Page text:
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Hi Everyone. I do apologize for my neglect of blogging got the last few months. I have been deeply engaged in my writing and editing. For anyone who has engaged in editing, it is a thankless and seemingly neverending process.

But, finally I have something to offer. I have published two portions of my Table of Animals Project. The summary table and the first chapter, the Sponges, have both been published.

The Table of Animals itself is a table which shows the overall course of human development, and where various animal remedy families exist within that course. It includes a 60 page chart summarizing the different themes of the various groups of animals. This work does not contain any materia medica or detailed descriptions of animals as of yet. Those will be published in an ongoing fashion individually as e books and later as paperbacks.

The first volume of that series, The Sponges, is now available. This small volume ( 36 pages) details the themes of the Sponge Phylum, the materia medica of Sponge remedies, and some cases I have collected. It is now only available as an ebook but likely will be combined with the upcoming Cnidarian and Ctenophore chapter in a physical paperback book.

I do anticipate explaining the Table in an upcoming video blog. It hopefully should be ready soon!

The Table of animals is available for purchase at this website, and the Chapter on Sponges is available here. I would love to hear any feedback on them!

 

The Sarcopterygii have had neither been proven nor triturated. Any member of this group would be a welcome addition to Homeopathy. While Coelacanths are likely to be somewhat difficult to obtain specimens, the lungfish are often interacted with by humans. The Queensland Lungfish (Neoceratodus forsteri) would be an ideal candidate.

 

 

 

 

 

 

Image Credit: https://en.wikipedia.org/wiki/File:Marbled_lungfish_1.jpg

Since the 1990’s several Chondrichthyes have been proven and triturated, allowing us a reasonable picture of this group. However, several large gaps in out knowledge of the Chondrichtyes still exist.

The greatest gaps in the extant Chondrichthytes is the Holocephali. Currently no members of this family have been either potentised or proven. In the Elasmobranchii, the Squalomorphii, have not been potentised or proven. Of these the dogfish, or Squalidae, would be ideal candidates for proving, due to their close relationship with humans, and the frequent encounter of their egg sacs, called mermaids purses, in tidal ponds.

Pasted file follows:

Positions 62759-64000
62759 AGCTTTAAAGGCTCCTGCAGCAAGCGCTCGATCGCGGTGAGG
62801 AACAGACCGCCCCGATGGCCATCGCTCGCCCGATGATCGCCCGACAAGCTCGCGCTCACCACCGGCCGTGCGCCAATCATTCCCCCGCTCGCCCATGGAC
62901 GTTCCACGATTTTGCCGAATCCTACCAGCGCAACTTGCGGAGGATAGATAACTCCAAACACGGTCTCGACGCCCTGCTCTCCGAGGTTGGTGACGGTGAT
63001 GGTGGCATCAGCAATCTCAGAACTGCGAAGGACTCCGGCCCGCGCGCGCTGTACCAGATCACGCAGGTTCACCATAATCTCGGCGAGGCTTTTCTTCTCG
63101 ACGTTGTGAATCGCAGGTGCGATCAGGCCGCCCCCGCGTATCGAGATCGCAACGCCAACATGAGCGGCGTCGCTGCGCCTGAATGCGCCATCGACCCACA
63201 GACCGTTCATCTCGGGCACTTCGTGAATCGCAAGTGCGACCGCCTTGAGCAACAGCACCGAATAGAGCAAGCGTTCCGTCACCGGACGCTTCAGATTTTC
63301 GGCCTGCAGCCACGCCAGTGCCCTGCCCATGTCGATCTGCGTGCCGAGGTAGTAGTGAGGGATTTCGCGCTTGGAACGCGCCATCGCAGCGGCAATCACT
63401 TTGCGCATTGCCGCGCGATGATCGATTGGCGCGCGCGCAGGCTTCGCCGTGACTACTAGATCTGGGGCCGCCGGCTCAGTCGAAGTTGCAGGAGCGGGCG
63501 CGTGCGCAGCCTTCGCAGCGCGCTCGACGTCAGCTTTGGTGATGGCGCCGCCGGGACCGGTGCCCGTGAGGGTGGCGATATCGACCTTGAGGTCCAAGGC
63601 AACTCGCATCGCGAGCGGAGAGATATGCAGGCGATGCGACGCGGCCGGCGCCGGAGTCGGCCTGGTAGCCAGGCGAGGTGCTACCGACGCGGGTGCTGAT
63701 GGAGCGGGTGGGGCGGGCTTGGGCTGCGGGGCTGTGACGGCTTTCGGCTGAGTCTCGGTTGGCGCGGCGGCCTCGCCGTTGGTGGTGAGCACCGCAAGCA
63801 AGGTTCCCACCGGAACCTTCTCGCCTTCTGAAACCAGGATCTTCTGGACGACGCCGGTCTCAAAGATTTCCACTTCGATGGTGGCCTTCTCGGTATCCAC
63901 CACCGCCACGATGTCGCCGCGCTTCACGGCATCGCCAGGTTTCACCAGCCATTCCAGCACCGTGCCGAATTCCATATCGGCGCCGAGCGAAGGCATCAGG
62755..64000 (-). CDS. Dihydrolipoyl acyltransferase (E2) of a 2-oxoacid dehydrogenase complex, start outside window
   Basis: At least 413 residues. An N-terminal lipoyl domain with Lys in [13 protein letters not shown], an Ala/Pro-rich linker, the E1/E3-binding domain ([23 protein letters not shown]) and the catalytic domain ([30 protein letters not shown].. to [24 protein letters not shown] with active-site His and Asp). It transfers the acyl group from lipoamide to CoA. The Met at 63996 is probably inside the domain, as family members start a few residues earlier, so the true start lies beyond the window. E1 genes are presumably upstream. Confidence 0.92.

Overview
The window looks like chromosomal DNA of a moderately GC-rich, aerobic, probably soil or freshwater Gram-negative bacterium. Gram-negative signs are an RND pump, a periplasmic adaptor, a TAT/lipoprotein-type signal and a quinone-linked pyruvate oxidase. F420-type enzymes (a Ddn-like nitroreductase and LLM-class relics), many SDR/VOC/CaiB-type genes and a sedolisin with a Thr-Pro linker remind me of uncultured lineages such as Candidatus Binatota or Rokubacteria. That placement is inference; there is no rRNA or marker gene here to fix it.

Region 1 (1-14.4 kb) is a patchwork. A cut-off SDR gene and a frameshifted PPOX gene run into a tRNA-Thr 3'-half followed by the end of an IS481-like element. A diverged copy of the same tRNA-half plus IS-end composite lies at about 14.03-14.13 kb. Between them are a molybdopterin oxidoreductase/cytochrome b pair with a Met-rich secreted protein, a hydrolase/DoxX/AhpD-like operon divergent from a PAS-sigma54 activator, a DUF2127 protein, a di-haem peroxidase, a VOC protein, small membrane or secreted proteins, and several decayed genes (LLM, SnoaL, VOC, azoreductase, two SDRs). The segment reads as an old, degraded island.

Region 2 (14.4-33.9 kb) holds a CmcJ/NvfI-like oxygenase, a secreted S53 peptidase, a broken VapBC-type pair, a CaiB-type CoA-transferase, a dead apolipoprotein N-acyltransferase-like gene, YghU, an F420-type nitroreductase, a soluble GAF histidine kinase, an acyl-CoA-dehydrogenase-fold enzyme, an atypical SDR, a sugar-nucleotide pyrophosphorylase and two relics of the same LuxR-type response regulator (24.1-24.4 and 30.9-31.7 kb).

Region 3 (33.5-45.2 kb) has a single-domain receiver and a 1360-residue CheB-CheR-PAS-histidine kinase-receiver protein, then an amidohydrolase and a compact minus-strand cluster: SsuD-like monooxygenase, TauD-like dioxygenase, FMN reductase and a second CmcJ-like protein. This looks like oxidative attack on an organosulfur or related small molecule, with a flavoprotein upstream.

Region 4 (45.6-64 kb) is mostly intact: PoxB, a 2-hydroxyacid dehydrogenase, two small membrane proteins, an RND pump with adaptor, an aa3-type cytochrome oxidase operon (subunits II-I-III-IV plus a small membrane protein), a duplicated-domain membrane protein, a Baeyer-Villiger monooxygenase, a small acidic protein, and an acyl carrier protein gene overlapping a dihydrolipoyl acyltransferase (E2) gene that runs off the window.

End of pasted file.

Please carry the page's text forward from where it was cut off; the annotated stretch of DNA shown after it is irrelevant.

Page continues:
In terms of fossils, the Eugeneodontiformes, Symorida, Xenacanthiformes and Hybodontiformes are all completely unproven and unpotentised, and would all make excellent candidates for proving.

 

Image credit: https://en.wikipedia.org/wiki/File:White_shark.jpg

With only one trituration available, any provings or triturations of Urochordates would be of immense value. Since we have no provings of the Thaliaceae and Larvaceae, they would be a higher priority. A number of species are quite prominent as well, and would make excellent candidates for a proving.

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Edible species of Tunicate, such as Halocynthia roretzi, Styela clava, Microcosmus sabatieri, Pyura chilensis, or Pyura praeputialis would make excellent choices for proving.

Several Tunicates have become invasive species over time in a number of geographic areas, such as the Didemnum and Styela genii. Didemnum vexillum has become smothering in the Georges Bank of North America, likely presenting a profound resonance to issues affecting this region.

 

 

 

 

Image Credit: https://en.wikipedia.org/wiki/Tunicate#/media/File:Ascidians.jpg

Given the complete lack of provings of Cephalochordates, and the presence of only one trituration, any provings of Lancelets would be immensely beneficial. 757px-branchiostoma_lanceolatum

As the one trituration available comes from the Branchiostoma genus, of the Branchiostomidae, members of the genii Epigonichthys or Asymmetron of the Assymetronidae would be the most sensible targets. With two more provings or triturations we could easily cover all extant genii within this subphyla.

As well, triturations and provings of some of the Cephalochordate fossils such as Cathymyrus species might also prove illuminating.